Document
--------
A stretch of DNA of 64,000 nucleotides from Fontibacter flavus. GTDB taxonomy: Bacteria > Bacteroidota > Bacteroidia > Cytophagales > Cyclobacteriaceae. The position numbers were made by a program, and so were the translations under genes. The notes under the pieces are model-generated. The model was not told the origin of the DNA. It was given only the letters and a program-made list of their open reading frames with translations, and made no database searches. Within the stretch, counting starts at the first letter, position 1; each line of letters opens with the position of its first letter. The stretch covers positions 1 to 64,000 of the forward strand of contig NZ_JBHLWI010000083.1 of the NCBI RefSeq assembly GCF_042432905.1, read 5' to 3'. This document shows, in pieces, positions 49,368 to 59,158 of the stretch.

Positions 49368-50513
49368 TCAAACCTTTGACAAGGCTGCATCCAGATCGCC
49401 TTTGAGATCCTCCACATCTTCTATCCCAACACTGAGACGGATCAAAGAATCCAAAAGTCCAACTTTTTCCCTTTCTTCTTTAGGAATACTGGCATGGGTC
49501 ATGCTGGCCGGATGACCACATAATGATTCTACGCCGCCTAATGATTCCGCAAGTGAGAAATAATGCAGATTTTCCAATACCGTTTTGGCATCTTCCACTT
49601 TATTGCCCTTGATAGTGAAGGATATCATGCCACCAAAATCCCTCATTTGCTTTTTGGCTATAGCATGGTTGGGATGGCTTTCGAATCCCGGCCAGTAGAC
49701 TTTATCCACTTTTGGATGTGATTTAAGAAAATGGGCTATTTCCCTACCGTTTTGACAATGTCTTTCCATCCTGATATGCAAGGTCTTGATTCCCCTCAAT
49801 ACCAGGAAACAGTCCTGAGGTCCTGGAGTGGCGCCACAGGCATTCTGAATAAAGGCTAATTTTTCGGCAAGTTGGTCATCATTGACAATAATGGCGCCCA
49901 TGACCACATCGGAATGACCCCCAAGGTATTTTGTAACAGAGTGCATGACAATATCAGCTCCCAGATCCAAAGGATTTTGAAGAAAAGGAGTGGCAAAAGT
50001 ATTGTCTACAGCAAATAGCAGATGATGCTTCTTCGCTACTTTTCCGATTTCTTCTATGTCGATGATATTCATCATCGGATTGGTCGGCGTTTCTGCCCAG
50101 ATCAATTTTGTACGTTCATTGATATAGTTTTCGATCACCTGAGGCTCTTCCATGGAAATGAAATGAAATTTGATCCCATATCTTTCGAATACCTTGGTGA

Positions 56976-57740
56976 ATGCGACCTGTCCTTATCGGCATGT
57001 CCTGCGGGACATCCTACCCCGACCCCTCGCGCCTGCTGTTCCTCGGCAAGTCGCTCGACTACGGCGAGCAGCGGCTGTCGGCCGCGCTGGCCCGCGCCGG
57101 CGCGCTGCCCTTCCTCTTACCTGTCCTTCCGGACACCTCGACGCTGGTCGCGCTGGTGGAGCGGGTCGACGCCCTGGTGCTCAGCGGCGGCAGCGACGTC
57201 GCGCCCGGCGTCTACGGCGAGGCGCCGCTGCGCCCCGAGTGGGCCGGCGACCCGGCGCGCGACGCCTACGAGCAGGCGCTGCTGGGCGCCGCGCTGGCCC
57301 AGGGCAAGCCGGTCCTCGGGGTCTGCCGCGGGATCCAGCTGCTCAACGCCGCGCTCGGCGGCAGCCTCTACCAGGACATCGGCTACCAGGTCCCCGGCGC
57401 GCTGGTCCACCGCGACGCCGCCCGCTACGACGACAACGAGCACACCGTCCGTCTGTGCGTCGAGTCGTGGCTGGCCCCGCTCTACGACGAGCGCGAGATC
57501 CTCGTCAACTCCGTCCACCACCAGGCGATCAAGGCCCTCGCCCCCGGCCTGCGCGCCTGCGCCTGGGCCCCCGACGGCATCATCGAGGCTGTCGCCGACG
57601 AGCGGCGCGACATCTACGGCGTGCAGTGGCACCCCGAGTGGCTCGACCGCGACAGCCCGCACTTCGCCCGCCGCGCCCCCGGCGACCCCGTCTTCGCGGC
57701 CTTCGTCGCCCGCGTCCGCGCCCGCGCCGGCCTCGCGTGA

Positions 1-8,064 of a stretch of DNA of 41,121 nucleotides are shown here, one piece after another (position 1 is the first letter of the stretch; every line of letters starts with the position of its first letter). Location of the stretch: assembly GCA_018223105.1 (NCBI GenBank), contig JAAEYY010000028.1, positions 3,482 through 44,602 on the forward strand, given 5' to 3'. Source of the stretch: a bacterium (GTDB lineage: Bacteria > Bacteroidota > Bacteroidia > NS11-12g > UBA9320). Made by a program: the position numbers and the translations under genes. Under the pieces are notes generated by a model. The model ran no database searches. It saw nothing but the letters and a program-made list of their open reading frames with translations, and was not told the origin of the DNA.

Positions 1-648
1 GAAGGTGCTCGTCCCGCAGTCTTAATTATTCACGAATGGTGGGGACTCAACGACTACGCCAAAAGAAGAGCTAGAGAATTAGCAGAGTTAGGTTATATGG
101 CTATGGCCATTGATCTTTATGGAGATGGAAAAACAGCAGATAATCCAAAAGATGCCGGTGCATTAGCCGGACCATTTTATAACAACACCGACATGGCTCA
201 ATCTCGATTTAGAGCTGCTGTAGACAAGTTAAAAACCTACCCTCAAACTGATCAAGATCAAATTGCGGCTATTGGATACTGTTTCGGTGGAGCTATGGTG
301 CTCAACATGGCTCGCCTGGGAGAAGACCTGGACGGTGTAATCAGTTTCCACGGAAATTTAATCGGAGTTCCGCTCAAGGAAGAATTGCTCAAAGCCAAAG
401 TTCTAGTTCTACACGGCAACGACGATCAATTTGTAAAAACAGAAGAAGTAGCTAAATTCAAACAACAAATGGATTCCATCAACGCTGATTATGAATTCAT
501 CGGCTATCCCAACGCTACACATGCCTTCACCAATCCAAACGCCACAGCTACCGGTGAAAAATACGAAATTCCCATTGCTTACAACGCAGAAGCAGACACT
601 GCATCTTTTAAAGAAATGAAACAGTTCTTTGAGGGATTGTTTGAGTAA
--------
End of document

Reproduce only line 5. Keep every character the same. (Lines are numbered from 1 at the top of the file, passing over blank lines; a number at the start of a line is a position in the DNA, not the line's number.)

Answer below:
49501 ATGCTGGCCGGATGACCACATAATGATTCTACGCCGCCTAATGATTCCGCAAGTGAGAAATAATGCAGATTTTCCAATACCGTTTTGGCATCTTCCACTT